The tragic death of a toddler was ‘an accident waiting to happen’, an inquest has head.
Two-year-old Bram Radcliffe was killed after a “dangerous” marble fireplace collapsed on top of him, causing catastrophic head injuries.
The youngster was watching cartoons when the 60kg fixture, which was said to have been “hanging by a thread”, fell on him on the morning of November 8 2017.
Bradford Coroner’s Court heard on Friday how the boy’s mother, Amy Johnson, had left him alone in the living room of their home on Banks Road, Golcar, West Yorkshire, for just a minute, before hearing a “loud bang”.
She rushed back into the room, only to see her son lying lifelessly on the ground, surrounded by parts from the collapsed fireplace, with a coroner describing this as the “most distressing circumstance imaginable”.
Witnesses told how Ms Johnson was left “in a state of shock” in the aftermath of the incident, with Bram being rushed to the Huddersfield Royal Infirmary and declared dead from severe head injuries at around 8.20am on the same day.
In a statement that was read in court, Ms Johnson described Bram as a “happy, well mannered boy”, saying: “He would always say his pleases and thank yous.”
Mr Kaye added: “I was building a relationship with Bram, and it was only getting better.”
Recording a narrative verdict, coroner Martin Fleming described the fireplace installation as “sub-standard and dangerous”.
The coroner added: “I can only suggest that it was installed either by a cowboy or a cowboy firm, or a DIY enthusiast.”
The inquest heard how the coal fire was decorated with a marble surround, which was kept in place by four brackets which were glued to the fixture, and kept in place by being screwed into plasterboard.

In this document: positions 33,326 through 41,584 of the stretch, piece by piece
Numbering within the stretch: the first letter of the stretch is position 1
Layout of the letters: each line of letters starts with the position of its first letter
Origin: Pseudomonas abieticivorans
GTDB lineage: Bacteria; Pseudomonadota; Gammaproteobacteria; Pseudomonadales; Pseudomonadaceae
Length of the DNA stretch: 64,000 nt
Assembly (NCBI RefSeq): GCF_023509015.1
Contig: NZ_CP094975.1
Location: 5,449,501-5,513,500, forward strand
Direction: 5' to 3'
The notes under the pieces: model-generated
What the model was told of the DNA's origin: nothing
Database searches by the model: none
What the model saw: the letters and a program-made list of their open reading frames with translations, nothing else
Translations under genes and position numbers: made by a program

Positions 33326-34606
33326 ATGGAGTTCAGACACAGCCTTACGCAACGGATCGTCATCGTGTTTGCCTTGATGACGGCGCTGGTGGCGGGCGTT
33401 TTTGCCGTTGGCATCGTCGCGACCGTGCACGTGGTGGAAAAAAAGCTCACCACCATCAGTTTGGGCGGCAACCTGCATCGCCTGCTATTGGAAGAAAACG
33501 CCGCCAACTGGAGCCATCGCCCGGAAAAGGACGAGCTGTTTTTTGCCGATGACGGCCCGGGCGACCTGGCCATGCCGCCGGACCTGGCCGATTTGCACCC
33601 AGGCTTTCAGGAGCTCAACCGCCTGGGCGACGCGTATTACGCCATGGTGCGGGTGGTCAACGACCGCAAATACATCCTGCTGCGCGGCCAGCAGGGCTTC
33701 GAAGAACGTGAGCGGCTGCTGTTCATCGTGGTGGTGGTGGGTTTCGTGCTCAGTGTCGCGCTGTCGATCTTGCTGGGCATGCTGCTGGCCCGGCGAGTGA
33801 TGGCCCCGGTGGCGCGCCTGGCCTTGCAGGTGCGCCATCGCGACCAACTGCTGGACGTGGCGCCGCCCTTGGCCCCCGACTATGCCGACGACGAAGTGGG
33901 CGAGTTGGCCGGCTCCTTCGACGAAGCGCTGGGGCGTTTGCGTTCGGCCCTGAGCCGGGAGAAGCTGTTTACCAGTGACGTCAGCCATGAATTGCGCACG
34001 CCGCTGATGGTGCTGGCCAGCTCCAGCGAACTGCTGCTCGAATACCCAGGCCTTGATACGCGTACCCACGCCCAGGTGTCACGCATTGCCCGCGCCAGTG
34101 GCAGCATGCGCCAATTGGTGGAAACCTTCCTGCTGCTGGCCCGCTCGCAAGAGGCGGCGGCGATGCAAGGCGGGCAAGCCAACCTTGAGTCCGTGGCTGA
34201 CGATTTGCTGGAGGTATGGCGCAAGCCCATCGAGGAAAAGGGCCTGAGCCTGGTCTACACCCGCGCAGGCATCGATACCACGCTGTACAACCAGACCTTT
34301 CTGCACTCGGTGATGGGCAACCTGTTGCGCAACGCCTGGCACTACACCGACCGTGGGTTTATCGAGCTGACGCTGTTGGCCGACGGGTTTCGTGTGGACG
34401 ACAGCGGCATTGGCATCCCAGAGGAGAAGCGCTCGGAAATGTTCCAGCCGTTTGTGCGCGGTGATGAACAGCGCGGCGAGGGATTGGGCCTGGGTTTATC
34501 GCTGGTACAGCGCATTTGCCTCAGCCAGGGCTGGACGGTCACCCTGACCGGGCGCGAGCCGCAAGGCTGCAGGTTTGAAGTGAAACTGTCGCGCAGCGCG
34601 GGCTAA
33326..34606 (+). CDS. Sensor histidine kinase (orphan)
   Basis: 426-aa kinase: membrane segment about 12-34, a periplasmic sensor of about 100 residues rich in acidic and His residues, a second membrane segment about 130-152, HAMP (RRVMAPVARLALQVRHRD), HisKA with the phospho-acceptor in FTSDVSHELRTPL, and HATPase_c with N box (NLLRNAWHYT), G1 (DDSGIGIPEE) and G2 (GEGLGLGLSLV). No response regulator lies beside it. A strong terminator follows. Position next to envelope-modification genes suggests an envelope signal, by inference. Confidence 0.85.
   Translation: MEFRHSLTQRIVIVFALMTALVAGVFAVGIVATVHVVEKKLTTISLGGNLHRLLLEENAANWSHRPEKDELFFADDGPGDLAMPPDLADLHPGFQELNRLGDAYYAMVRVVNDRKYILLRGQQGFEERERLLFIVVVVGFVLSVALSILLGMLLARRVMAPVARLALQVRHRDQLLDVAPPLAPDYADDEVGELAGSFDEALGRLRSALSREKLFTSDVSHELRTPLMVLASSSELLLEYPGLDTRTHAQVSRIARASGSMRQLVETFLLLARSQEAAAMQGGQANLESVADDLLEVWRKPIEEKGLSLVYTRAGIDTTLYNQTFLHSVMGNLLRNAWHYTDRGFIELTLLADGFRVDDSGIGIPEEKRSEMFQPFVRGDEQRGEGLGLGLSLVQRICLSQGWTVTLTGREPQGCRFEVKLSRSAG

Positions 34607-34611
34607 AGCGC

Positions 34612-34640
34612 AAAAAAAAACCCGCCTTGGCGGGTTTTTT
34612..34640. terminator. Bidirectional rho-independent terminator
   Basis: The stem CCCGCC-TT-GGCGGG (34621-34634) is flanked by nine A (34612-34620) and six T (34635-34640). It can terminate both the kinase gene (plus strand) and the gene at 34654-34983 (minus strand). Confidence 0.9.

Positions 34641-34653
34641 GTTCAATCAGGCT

Chairman of the Stone Federation of Great Britain’s technical committee, David Richardson, told the inquest: “This would have been a very dangerous situation, and was probably an accident waiting to happen, unfortunately.
“If you could have a case study in how not to do it, this would have been the perfect example.”
He added that fireplace surrounds are not subject to the same strict regulations as the fires themselves, but said that the installation was unlikely to have been done by a professional.
Mr Richardson said that it was feasible that Bram had touched the fireplace’s mantelpiece prior to it falling down, saying: “I would suggest that this level of fitting was so inadequate that the force that would have been exerted through body weight alone would have been enough to dislodge it.”
In his conclusions, the coroner said that he would be writing to the relevant health and safety authorities in a bid to prevent similar tragedies from occurring.
The court heard how the property where the incident occurred was owned by Ryan Kaye, Ms Johnson’s partner, who purchased it in March 2017.
In a statement that was read to the court, he explained how he had not moved the fireplace since moving in, but had noticed it wobble slightly when he touched it days before Bram’s death, adding that he had been due to get his joiner father to inspect it.
The inquest was told that the fireplace had been installed back in 2001, with Detective Sergeant Peter Usher, who led the investigation into the incident, explaining how police had been unable to trace details of the person or firm that fitted it.
Witnesses explained how the fireplace had not been moved in the 16 years since then, with none of the previous occupants expressing any concerns about its safety.